67. 67. Corridors for pathogens of waterborne disease ! ! Of cholera epidemics & hydrology
  68. 68. Haiti (2010-2011)
  69. 69. Piarroux et al., Emerging Infectious Diseases, 2011
  70. 70. no elementary correlation between population and cholera cases
  71. 71. Mari et al., J Roy Soc Interface, 2011
  72. 72. Codeco, JID, 2001; Pascual et al, PLOS, 2002; Chao et al, PNAS, 2011 continuous SIR model αI µI infected I γI persons p I W β B S K+B vibrios vibrios/m3 B recovered R µB B µR H: total human population at disease free equilibrium µ: natality and mortality rate (day-1) β: rate of exposure to contaminated water (day-1) K: concentration of V. cholerae in water that yields 50% chance of catching cholera (cells/m3) susceptibles S µS µH α: mortality rate due to cholera(day-1) γ : rate at which people recover from cholera (day-1) µB:death rate of V. cholerae in the aquatic environment (day-1) p : infected rate of production of V. cholerae (cells day-1 person-1) W: volume of water reservoir (m3)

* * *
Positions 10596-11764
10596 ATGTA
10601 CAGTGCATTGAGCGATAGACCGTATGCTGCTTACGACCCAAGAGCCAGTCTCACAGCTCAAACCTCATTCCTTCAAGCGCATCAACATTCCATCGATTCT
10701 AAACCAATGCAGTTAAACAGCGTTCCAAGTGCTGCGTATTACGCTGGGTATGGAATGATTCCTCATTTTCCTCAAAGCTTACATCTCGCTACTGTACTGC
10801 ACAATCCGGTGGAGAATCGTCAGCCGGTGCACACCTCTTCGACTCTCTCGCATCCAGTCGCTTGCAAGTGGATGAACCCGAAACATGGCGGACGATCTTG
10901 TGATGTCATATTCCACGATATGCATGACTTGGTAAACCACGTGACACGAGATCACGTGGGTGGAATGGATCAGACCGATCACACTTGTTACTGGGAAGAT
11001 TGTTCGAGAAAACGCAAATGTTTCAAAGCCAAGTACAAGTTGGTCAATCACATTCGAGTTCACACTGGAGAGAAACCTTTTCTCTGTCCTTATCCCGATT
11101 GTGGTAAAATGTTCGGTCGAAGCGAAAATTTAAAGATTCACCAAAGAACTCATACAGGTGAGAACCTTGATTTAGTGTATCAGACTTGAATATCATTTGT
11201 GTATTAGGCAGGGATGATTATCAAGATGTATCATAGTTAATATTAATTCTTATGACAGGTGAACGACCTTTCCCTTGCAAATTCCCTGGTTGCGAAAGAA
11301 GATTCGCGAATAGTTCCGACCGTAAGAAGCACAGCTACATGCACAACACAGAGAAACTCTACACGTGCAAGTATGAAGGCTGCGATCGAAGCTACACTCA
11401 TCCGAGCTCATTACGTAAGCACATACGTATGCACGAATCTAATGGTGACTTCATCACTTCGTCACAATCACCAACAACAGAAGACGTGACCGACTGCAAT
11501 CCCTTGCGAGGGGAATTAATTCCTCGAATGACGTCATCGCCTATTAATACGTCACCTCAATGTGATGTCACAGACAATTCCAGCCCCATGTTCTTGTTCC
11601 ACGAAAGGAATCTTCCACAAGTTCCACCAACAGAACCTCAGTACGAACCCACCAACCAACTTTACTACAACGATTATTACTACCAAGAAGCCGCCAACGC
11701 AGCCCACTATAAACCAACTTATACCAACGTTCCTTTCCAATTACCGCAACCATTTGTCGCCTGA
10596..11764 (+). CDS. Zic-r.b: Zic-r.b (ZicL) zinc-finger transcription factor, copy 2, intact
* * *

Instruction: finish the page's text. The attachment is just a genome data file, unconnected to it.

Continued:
73. 73. Chao et al., PNAS, 2011
  74. 74. the class of SIB models Capasso et al, 1979; Codeco, JID, 2001
  75. 75. person ! SIR model for the temporal & spatial evolution of water-transmitted disease revisited → network susceptibles I(t) infected ! S(t) a few assumptions ! ! 0 50 100 150 200 total population of humans is t [days] unaffected by the disease ! diffusion of infective humans is small w.r. to that of bacteria thus set to zero ! density-dependent reaction terms depend on local susceptibles ! ! Capasso et al, 1979; Codeco, JID, 2001; Pascual et al, PLOS, 2002; Hartley et al, PNAS, 2006
  76. 76. person susceptibles infected 0 50 100 t [days] 150 200
  77. 77. nodes are human communities with population H in which the disease can diffuse & grow
  78. 78. Hydrologic Networks Human-Mobility Network i Pij i Qij Rij j Qij j
  79. 79. Mari et al., J Roy Soc Interface, 2011